Removing the organ pipes. (Merrill Crawford photo)

A Dubuque church is putting its renovated pipe organ back together this week in a project that the organizer says has also revitalized the congregation.

Merrill Crawford leads the effort to refurbish the organ that was built in the new Westminster Presbyterian Church back in September of 1964. “Every pipe organ has different landmarks along its long life where work needs to be done. And at just about 59 years now, ours typically, we discovered needed to have a lot of leather components redone. The leather was cracking and starting to leak air,” he explains.

The church started fundraising and hired the famous Dobson Pipe Organ Builders of Lake City, Iowa to oversee the renovation process. “We took all the pipes out into our grass courtyard and hand cleaned every one of them some two-thousand plus organ pipes. And then those components that needed further work were loaded in trailers,” he says. The parts needing work were sent to the Dobson shop and also to a subcontractor in Lansing, Michigan.

Volunteers got all of the cleaned organ pipes out of the church basement and began putting them back together with the refurbished pieces this week. Crawford says they will then have to wait one week before the final adjustments are made.
“The first day after Labor Day, two Dobson technicians will return to spend a strong week individually tuning, voicing, balancing every one of those organ pipes in its forever home,” Crawford says.

Volunteers at Dubuque’s Westminster Presbyterian Church clean the organ pipes. (Merrill Crawford photo)

Crawford says the tearing down and rebuilding of the organ has included people of all ages from the congregation — and others who also wanted to help. “People from other churches, people who had heard about the project on Facebook and who just came up to check it out. It was a wonderful time,” according to Crawford. “We worked for several days dismantling the organ and every day we would have a lunch comprising are comprised of primarily food that people had cooked at home and brought in.”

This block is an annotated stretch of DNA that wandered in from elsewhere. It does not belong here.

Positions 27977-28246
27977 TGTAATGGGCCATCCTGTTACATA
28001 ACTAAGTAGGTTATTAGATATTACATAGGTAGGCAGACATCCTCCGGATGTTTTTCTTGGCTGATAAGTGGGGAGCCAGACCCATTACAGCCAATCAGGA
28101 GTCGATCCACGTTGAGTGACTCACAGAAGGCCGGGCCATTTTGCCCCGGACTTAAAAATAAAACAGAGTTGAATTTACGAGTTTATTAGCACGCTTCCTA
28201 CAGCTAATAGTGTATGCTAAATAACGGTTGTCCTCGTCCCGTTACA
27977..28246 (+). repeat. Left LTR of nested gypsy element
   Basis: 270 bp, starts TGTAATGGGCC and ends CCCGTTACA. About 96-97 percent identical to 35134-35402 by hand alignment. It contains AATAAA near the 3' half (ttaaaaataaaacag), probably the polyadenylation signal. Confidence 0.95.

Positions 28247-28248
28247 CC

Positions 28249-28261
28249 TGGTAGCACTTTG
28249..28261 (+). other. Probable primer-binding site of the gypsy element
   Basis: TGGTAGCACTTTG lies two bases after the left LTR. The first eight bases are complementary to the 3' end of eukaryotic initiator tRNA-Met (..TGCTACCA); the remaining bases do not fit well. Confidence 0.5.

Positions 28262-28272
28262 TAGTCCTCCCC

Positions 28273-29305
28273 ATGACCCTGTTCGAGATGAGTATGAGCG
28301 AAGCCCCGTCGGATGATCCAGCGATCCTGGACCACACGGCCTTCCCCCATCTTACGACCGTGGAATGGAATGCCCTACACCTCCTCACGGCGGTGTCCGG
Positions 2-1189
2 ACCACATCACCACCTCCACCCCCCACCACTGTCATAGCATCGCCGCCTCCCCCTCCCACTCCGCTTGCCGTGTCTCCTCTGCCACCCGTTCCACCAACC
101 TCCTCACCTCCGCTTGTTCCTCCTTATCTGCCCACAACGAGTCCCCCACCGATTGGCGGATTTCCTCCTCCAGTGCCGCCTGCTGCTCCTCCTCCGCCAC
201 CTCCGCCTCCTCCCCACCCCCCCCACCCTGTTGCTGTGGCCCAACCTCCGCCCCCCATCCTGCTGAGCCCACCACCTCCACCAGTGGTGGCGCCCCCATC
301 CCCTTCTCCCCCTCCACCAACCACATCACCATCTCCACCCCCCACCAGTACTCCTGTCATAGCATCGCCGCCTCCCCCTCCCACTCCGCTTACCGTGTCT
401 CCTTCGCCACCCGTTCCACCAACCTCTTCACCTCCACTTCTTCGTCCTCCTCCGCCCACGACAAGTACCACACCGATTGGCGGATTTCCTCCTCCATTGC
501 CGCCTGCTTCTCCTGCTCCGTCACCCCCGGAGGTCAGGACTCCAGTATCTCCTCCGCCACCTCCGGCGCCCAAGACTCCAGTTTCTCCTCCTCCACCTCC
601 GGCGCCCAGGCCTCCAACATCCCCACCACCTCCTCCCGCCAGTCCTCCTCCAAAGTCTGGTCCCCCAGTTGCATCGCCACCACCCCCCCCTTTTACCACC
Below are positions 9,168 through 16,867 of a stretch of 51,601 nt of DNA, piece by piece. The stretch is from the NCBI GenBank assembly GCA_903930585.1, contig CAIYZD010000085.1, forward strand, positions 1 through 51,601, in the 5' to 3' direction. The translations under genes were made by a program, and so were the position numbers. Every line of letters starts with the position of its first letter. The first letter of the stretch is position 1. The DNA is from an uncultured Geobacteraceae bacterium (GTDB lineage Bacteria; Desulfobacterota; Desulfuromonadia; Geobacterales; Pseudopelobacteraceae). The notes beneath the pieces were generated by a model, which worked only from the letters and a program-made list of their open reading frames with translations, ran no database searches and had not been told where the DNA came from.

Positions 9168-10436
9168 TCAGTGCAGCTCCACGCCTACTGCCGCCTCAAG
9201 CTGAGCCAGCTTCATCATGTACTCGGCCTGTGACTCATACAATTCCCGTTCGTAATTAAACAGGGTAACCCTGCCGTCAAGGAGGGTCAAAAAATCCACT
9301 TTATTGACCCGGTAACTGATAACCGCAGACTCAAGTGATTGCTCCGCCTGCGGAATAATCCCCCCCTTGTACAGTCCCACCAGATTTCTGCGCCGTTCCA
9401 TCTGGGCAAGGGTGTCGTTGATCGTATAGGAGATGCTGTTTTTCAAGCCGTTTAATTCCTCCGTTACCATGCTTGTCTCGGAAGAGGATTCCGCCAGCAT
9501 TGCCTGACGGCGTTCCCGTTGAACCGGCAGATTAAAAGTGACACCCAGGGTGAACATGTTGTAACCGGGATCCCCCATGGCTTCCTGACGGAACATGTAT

Crawford says the church members came to realize this project brought them together with a common focus after kind of being away from each other during the pandemic. “Where we started out needing to renovate our pipe organ and thinking, that we should have a good time in the process. Now, we’re realizing that perhaps the greater gift is that we’re renovating the congregation, and just happened to have as a side effect, a renovated pipe organ that will continue to sing for many decades into the future,” Crawford says.

He says they are doing something unique for those who put in the time to help. “For every volunteer who came the kids, the seniors, and everyone who came and did hands-on work with this organ, whether it’s carrying something or cleaning a pipe,

The organ before being taken apart for cleaning. (Merrill Crawford photo)

or whatever they did, we designated one particular large pipe as the volunteer pipe and have allowed every one of those volunteers to sign their name on the back of the pipe,” Crawford says. He says they’ll take digital photos of that for the church archives before the project ends and says those in the next generation can remember that they worked together to make it possible.

Crawford joined the church in the 1990s and is excited to hear the organ play after all the work. “I’ve never heard this pipe organ sound the way it no doubt sounded when it was brand new,” he says. Donations are still being accepted by the church for its $100,000 fundraising campaign to cover the costs of this organ renovation.